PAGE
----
U.S. President Barack Obama has made efforts to stabilize the climate a centrepiece of his final year in office. America’s military has declared that climate change “poses immediate risks to U.S. national security.” Yet the country continues to spend $30 on war-making for every dollar it invests in efforts to mitigate or adapt to climate disruption, according to a report by the Washington, DC-based Institute for Policy Studies.
“Adding up all the major categories of climate-related federal spending, [including] research on global warming and clean energy, international climate aid, renewable energy tax credits, and adaptation efforts,” Grist reports, “the U.S. is dishing out under US$20 billion this year and just over $21 billion next year.”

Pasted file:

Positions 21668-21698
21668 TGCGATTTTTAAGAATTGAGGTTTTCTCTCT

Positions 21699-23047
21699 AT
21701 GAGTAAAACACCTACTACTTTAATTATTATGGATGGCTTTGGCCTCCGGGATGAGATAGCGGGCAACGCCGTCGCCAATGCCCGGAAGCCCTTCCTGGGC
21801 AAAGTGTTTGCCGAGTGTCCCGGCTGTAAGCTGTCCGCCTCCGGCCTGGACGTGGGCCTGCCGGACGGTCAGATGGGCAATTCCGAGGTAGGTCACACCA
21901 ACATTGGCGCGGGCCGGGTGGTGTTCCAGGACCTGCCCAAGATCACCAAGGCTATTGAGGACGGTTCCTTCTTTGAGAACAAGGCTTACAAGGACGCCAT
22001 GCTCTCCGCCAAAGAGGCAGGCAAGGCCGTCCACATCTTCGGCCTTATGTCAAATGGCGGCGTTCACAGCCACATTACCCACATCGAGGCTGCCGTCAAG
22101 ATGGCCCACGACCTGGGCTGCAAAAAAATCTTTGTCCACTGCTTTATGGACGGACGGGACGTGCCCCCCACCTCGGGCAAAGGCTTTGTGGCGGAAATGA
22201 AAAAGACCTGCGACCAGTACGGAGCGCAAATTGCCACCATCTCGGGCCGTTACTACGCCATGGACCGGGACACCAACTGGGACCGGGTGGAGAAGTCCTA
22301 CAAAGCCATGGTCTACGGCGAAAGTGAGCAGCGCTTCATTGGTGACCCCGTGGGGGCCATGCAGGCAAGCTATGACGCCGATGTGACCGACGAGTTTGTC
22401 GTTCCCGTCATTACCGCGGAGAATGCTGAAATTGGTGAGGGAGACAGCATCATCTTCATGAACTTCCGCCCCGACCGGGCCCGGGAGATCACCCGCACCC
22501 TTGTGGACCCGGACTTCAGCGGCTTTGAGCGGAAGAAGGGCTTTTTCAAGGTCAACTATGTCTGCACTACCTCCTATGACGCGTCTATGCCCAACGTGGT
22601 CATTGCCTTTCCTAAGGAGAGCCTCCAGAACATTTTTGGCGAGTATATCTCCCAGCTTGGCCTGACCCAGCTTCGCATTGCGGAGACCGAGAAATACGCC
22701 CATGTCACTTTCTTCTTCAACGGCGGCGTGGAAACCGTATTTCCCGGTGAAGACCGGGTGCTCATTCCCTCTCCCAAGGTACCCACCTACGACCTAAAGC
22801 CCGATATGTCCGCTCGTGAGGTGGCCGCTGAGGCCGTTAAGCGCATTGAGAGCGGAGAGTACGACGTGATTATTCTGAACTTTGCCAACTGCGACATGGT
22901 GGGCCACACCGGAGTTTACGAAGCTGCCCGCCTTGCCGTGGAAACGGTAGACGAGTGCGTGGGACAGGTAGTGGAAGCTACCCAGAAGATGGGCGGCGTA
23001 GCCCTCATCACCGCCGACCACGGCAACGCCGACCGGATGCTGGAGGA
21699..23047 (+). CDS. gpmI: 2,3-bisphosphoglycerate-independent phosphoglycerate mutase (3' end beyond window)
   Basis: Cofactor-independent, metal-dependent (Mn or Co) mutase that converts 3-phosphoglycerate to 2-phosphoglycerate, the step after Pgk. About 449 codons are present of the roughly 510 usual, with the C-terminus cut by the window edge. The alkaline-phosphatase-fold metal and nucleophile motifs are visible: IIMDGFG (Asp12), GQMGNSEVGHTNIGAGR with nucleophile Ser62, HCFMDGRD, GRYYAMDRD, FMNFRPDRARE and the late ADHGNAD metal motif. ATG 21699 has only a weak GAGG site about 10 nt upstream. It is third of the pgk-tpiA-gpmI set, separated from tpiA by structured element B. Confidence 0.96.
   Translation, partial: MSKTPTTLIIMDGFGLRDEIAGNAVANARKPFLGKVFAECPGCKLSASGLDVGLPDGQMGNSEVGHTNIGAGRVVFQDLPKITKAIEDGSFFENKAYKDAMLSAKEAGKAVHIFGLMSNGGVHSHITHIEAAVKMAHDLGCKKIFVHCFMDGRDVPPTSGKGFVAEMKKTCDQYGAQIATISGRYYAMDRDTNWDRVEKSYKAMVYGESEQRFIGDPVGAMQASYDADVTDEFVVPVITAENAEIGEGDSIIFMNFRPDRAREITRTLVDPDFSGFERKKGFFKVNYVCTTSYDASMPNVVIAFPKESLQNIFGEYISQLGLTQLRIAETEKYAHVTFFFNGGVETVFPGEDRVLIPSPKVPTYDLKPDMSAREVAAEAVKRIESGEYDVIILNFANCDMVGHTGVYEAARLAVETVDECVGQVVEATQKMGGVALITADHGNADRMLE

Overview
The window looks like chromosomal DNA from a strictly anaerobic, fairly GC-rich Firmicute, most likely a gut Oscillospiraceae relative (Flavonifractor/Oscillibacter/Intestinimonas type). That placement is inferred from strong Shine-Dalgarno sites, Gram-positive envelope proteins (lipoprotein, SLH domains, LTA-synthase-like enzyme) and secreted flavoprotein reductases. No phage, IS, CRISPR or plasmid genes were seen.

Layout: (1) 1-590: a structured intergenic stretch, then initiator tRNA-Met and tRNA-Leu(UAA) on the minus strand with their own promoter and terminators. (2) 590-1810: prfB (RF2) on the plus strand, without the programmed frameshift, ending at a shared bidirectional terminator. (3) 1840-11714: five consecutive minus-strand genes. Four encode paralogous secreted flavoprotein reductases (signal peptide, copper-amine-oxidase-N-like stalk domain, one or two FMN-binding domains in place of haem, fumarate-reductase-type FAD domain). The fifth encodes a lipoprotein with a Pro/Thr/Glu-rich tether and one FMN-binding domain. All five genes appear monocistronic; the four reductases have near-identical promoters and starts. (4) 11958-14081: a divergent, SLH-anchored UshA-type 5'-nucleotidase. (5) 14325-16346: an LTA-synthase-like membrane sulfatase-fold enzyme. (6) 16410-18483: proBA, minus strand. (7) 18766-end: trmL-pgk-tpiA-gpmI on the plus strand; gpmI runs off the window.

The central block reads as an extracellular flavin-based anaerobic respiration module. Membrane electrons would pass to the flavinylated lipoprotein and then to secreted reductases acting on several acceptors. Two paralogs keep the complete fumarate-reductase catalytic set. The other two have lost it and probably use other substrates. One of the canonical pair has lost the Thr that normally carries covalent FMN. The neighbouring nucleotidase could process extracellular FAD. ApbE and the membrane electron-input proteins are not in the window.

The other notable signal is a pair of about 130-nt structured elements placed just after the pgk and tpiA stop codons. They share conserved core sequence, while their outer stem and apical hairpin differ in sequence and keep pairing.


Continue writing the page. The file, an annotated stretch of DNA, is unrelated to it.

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By contrast, the country’s military budget “is more than $586 billion this year, and $588 billion in 2017,” writes correspondent Ben Adler. The money the country directs to climate response, he adds, is also “$34 billion less than the Intergovernmental Panel on Climate Change says our public sector should be spending on climate change.”
China, he notes, spends an estimated $230 billion on defense, $30 billion on climate. “That’s a ratio of 8:1 instead of the U.S.’s 30:1,” Adler observes. “Aren’t we supposed to be trying to out-compete China?”
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